Finally, we asked our members for their own insights into solar panels, so that they could pass on their own experiences and advice about them. However, we do want to point out that we haven’t verified these recommendations, so would suggest that you conduct your own research to determine what is best for you.
"During winter, ours won’t supply enough to keep the battery fully charged. We get about 6-7 hours daylight mid-winter."
"Keeping the battery topped up is a good idea. A well maintained battery lasts longer. With the right battery backup you can just leave it to do its work. Also very good for off-grid."
"Buy a van with them already installed!"
"Go as big as possible and fit more than one leisure battery where possible. You can never have enough power."
"One 135 watts solar on the roof and two lithium batteries 90Ah gives us up to 4 days off-grid between May to September."
"Go for the biggest wattage you can afford. If fitting it to a smaller motorhome or campervan consider a flexible panel bonded to the roof to eliminate wind noise when driving."
"Get them, they are well worth it."
"Do your research - there’s a lot more to it than you may think."
"Cover the top with panels, as many as you can afford."
"Fit as much as you can, the sun does not always shine. Pair your panel/s with a lithium leisure battery."
"Had my van for 8 years and panel keeps leisure batteries topped up all year."
"Great way to keep your batteries charged, also if you cannot use a cable at home to keep them charged and good for a couple of days with electricity."
"Research solar controllers. Particularly focus on ease of use, for example the ability to smart-charge without needing to adjust settings if used for charging both habitation and vehicle/traction battery especially in winter."
One member commented on a couple of the points that were raised; "Is there enough sun to generate solar power in the UK?" and "Can you win, re: cost versus benefit?".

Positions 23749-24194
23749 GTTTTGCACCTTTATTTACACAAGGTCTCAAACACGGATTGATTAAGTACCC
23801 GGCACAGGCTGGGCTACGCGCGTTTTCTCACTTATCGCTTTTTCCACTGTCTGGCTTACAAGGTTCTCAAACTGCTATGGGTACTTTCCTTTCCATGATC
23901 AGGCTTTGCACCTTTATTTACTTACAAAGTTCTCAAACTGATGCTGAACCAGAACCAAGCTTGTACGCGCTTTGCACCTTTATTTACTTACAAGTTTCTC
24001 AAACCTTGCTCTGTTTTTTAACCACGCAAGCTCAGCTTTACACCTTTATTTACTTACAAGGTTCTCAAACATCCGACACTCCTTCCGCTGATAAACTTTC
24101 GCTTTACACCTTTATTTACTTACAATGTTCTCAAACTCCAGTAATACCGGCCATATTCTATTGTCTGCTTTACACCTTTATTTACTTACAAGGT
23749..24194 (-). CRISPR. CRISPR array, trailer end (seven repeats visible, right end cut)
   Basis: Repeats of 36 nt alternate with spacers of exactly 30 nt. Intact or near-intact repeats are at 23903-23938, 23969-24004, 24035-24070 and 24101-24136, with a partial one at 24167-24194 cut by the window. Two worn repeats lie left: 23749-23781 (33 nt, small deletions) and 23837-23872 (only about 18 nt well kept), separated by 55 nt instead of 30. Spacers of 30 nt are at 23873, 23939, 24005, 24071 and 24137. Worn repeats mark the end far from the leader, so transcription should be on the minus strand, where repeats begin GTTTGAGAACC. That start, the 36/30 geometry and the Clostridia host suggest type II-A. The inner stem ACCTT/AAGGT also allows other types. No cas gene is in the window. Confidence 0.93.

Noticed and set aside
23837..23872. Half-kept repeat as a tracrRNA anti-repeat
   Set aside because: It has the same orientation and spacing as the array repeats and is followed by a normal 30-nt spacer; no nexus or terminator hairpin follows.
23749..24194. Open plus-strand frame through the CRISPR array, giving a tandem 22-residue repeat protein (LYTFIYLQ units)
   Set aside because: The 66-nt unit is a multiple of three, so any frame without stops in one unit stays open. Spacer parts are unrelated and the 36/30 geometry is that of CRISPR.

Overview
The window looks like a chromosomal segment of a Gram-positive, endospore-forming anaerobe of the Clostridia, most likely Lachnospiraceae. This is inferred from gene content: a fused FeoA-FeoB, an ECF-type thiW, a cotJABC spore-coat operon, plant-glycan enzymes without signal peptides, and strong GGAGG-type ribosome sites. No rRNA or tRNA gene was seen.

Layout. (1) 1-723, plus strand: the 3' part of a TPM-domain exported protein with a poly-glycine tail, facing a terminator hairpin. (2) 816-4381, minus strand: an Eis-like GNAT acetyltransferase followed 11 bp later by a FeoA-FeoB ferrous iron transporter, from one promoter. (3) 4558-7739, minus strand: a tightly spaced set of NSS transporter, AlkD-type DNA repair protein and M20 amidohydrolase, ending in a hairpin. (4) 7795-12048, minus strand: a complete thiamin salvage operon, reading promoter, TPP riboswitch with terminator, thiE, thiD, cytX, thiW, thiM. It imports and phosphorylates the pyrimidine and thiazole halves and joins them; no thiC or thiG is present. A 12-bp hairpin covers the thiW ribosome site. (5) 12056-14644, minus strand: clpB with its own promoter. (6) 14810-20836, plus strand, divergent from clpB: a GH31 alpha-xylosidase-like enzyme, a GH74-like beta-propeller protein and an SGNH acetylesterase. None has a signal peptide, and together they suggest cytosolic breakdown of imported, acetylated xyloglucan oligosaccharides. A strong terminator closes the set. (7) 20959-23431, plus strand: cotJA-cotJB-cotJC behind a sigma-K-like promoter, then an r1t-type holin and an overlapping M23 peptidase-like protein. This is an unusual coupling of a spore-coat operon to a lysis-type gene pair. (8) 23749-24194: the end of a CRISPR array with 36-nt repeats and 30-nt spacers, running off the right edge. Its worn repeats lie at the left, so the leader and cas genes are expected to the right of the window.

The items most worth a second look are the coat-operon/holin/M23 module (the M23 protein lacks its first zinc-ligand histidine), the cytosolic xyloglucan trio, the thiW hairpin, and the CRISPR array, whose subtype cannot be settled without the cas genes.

The answer to both was an affirmative YES. Yes you can win cost versus benefit and yes there is enough sun, perhaps with the exception of the December and January months. The feedback we had was from one of our caravan owning members but we felt that this information was very valid and too interesting not to share with our motorhome and campervan owners as well:
"I did the installation myself after watching MANY YouTube videos about it. And learning a lot about all the electrical factors. I used Renogy controller and Renogy Inverter. I have 5 panels, each can deliver 120w in perfect conditions. 4 of the panels keep the lithium 100Ah battery at max so there is plenty of 12v for every evening. The 5th panel keeps a “PowerOak” 500Wh pack charged fully and this then charges all my devices and rechargeable torch, shaver, vacuum cleaner etc. I’m not a mechanic or anything but after lots of research I figured I could do it myself and save a lot of money which I spent part of the savings on the tools I needed. During the day, from about 7am in the summer, the solar panels run the fridge via the inverter, and at about 6pm, I switch the fridge back to gas. I tour full time and I save a lot by only ever needing pitched with no EHU (approximately £5 a day saving). The extra gas I use is less than the savings on electricity, so all in all I am "winning". I am off-grid for 10 months in the UK. Only in December and January have I had to hook up to EHU.”